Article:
tem. It is generally agreed that the Cardinal told Galileo that he could discuss the Copernican
system as a scientific hypothesis, offering astronomical and physical arguments for and against
it, but that he must not advocate the theory. Maffeo Barbarini, who was well acquainted with
the work of Galileo, mounted the papal throne on August 6, 1623, as Urban VIII. He invited
Galileo to visit him, and the two talked together as they walked in the papal gardens. Urban en-
couraged Galileo to write a new book on the heliocentric system in line with the decision of
1616. Galileo had thus to be careful not to advocate the new theory, only to offer arguments for
and against it. For the next seven or eight years Galileo wrote the famous “Dialogue on the Two
Great World Systems” being published in 1632. The censor of Florence, where Galileo lived,
approved the book, but it was condemned by other clerics. Some thought that Galileo was not
advocating the Copernican system, while others thought that the book clearly did. In essence,
the question at the trial of 1633 was whether Galileo had disobeyed the injunction of 1616.
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Galileo maintained at his trial that he did not advocate the theory in the “Dialogue”. Yet the
official readers of the book concluded differently. In the end, Galileo was found guilty for dis-
obeying the order of 1616.

(49) “The Sleepwalkers – A history of man’s changing vision of the Universe” by Arthur Koest-
ler – Hutchinson of London # 1959 (pp. 447-48).

(50) The Pope’s Complexity Conference Speech # 1992 (7:2).

(51) “Galileo Galilei: Toward a Resolution of 350 Years of Debate, 1633-1983”, edited by Paul
Cardinal Poupard, and epilogue by Pope John Paul II - Duquesne Univ. Press # 1987 (p. 355).

(52) The Pope’s Complexity Conference Speech # 1992 (5:4, 6:1).

(53) “Retrying Galileo, 1633-1992” by Maurice A. Finocchiaro - University of California Press #
2005 (p. 355).

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The Ascent of Man and Science
in confrontation with the
Mysterium Coniunctionis

Introductory note: Having established that the philosophers were painfully groping through a
mist of misconceptions in their quest to find the manner of doing science, we have now come to
the point that ungodly men forced their viewpoint as concerns the ways of science proper. At first
it might have not been obvious what the consequences would be, but nowadays it has become
quite obvious. In retrospect we can give a crushing verdict on what happened then.

‘A breach between religion and science
in the early modern age’ (6)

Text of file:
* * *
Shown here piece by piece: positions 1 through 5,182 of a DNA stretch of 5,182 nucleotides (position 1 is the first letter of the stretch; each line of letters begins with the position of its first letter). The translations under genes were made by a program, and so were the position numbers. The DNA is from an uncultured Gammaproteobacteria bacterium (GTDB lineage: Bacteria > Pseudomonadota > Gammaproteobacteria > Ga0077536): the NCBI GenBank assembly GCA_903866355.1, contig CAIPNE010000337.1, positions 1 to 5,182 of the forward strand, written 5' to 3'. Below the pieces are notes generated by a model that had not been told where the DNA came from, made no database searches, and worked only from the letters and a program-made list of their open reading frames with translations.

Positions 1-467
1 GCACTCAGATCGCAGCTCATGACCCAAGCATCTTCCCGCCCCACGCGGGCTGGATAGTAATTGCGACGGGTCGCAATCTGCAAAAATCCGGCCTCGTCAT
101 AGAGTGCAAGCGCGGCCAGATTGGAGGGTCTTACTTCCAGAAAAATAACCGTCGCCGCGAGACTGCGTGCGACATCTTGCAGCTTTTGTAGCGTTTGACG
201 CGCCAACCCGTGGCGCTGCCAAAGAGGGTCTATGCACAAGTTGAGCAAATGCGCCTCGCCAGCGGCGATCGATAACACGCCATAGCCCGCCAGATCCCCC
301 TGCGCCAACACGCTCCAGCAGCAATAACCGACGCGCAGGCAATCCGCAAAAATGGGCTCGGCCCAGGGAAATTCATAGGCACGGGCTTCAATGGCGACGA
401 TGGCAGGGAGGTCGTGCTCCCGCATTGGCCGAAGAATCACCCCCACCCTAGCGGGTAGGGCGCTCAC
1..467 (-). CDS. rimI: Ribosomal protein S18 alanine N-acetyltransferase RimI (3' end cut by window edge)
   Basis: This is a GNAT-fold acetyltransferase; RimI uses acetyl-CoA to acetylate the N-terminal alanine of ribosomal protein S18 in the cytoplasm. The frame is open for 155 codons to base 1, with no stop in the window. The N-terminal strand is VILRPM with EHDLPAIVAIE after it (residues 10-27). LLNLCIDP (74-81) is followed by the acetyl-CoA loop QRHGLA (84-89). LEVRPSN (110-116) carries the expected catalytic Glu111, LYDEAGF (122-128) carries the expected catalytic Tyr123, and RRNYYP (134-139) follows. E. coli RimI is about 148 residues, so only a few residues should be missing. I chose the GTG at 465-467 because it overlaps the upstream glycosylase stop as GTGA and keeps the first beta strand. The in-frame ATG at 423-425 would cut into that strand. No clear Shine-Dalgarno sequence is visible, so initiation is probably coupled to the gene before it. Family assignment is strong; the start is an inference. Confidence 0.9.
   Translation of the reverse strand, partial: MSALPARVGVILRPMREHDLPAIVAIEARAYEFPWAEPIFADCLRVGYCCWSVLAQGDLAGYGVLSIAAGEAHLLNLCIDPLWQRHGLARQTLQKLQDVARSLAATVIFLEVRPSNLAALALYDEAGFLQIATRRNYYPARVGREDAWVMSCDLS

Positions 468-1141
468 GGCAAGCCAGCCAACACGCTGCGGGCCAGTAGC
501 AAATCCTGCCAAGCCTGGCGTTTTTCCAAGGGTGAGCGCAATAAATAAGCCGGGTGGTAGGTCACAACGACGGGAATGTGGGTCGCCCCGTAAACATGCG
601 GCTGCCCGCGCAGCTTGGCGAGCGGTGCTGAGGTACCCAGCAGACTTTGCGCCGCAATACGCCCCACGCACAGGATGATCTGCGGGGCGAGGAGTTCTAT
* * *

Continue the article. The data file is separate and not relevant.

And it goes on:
(15th until 17th century)

6.1 – The distinction between theology and philosophy
What calls for our attention is not so much the development of science in detail, but the analy-
tical and deductive tool of reasoning that lies behind it, and its relation to the religious precepts
of man. We shall not tally the discoveries that led to our present-day world. It is not the appli-
cation of science and its discoveries that concern us, but the application of thought. We owe
the modern scientific practice to philosophy and its corollary mathematics (54). Indeed, mathe-
matics is a form of philosophy. This couple passed through all the important ‘houses’ while
chasing religion from its abodes, leaving an incredible devastation in their path. Some of the
houses that come to mind are medical practice, law and order, politics and warfare, socio-eco-
nomic government, administration and business. Finally, in the second half of the 20th century,
the house of Christian Faith was visited. Religion was ousted and replaced by novel philoso-
phical concepts. Religion is not exempt from philosophy. We call it theology, but theology is
disciplined by faith, whereas philosophy is not. Very importantly, theology derives its pattern
of thought from the supernatural, sometimes called the fifth dimension in Jewish mysticism,
whereas the natural world just knows four. The fifth lies beyond our grasp unless revealed to
us by God. (55) So it is that Scripture is not suited to a self-opiniated interpretation (2 Peter
1:20). Significantly, the Torah is comprised of five books. Anselm would feel at ease with this
line of thought. In his Proslogion, which is a discourse on the existence of God written in
1077-78, he shows how in the quest for the ever greater God both the mystical and the theolo-
gical fuse. In the quest for that supreme ‘esse’ He reveals Himself through His Word, addres-
sed to humans (very important: we are part of the equation), as being the Life who transcends
life (Vita summa vita). By the force of his intellect and through words Anselm notices that he
discovers God only partially – but it nevertheless is a discovery – and that he needs the heart to
discover God in His indivisibility …and even then! The burning desire to get to know God, the
Word above each word, is always insufficiently met. One century after the Proslogion was
written, William of Auxerre (ca 1150-1231) meagerly defines theology as a science. In his
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view, its first principles, the articles of faith, are axiomatic; known immediately as such, they